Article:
Soon after the Earth coalesced in the
early solar system, it was hit by another planet,
Theia. The collision formed the moon, but
researchers are still trying to piece together
exactly what happened, including what happened to
Theia. For years, researchers have thought that
Theia might have smashed into Earth at an angle,
strong enough to obliterate Theia into little bits
and create the moon. But that might not be the case.
Instead, a recent study suggests that Earth might
actually be a chimera of the two planets.
that instead of a simple sideswipe that crushed
Theia into smaller pieces that formed the moon, the
impact was more of a head-on collision that was so
forceful that it thoroughly mixed Theia and the
Earth together, giving both Earth and the newly
formed moon a unified geological signature.
The 'giant impact hypothesis' has been
floating around since the 1970's, but researchers
are still arguing over the exact nature of the
collision. Unfortunately, there are no instant
replay cameras that date back to that moment in
time, so researchers have to content themselves with
the next best thing: rocks.
By analyzing rocks from both the Earth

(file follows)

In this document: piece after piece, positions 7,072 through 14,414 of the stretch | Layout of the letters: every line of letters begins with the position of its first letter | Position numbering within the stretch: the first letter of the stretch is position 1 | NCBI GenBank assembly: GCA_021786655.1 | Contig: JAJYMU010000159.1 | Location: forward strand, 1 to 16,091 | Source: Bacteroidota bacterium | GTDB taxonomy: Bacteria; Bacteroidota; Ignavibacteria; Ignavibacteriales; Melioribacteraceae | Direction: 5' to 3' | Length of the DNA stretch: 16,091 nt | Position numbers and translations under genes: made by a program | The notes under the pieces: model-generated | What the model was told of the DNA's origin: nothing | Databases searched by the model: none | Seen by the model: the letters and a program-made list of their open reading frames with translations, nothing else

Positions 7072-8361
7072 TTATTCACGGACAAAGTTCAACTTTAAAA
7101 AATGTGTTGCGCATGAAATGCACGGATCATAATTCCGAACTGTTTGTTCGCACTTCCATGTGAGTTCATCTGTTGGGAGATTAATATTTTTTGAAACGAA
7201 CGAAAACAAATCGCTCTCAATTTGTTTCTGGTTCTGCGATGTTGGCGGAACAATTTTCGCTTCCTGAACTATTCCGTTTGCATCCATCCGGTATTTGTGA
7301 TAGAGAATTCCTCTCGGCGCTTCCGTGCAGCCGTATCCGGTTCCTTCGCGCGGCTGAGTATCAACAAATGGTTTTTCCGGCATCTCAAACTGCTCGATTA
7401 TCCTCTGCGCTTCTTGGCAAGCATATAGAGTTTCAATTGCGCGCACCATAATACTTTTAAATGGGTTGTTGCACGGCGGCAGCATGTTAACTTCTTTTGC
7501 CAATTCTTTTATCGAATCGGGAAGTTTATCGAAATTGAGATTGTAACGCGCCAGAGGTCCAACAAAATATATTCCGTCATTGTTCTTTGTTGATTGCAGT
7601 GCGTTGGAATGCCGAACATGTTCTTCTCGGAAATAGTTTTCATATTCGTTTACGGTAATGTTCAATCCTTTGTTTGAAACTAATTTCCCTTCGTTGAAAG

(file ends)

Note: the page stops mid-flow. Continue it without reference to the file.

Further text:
and the moon, the researchers found that there was
essentially no difference between their oxygen
isotopes, indicating the possibility that Theia and
the Earth mixed together. The findingdirectly
contradicts results from another
paper in 2014 which found evidence that the moon had
a distinct isotopic signature, supporting the
"We don’t see any difference between
the Earth’s and the moon’s oxygen isotopes; they’re
indistinguishable,” Edward Young, lead author of the
new study said
Why care about the difference between
oxygen isotopes on the Earth and the moon?
Scientists have long been puzzled by the idea that
the Earth and the Moon had very similar geological
signatures. The 2014 finding provided researchers
with an explanation that fit into the computer
models of an oblique collision. If Theia impacted
the early Earth at an angle, scientists would expect
the Moon to be more like Theia, and the Earth...
more like Earth.
A study last year found that it was
possible for Theia to
be almost a twin to Earth which makes
the weird similarity between the geology of the
Earth and moon fit with the sideswipe theory. But
this new theory is simpler, suggesting that instead
of bouncing off each other like pool balls, Theia
and Earth got mixed together like cake batter,
spinning off the moon (made of the same mixture) in
Researchers will continue to try to
reconstruct the planetary collision in the future,
and there will probably be a lot more conversation
and controversy within the planetary geology
community before a consensus is reached.
meantime, it's pretty amazing that Earth withstood
an impact that completely totaled another planet,
and got a moon in the process. Well done, Earth.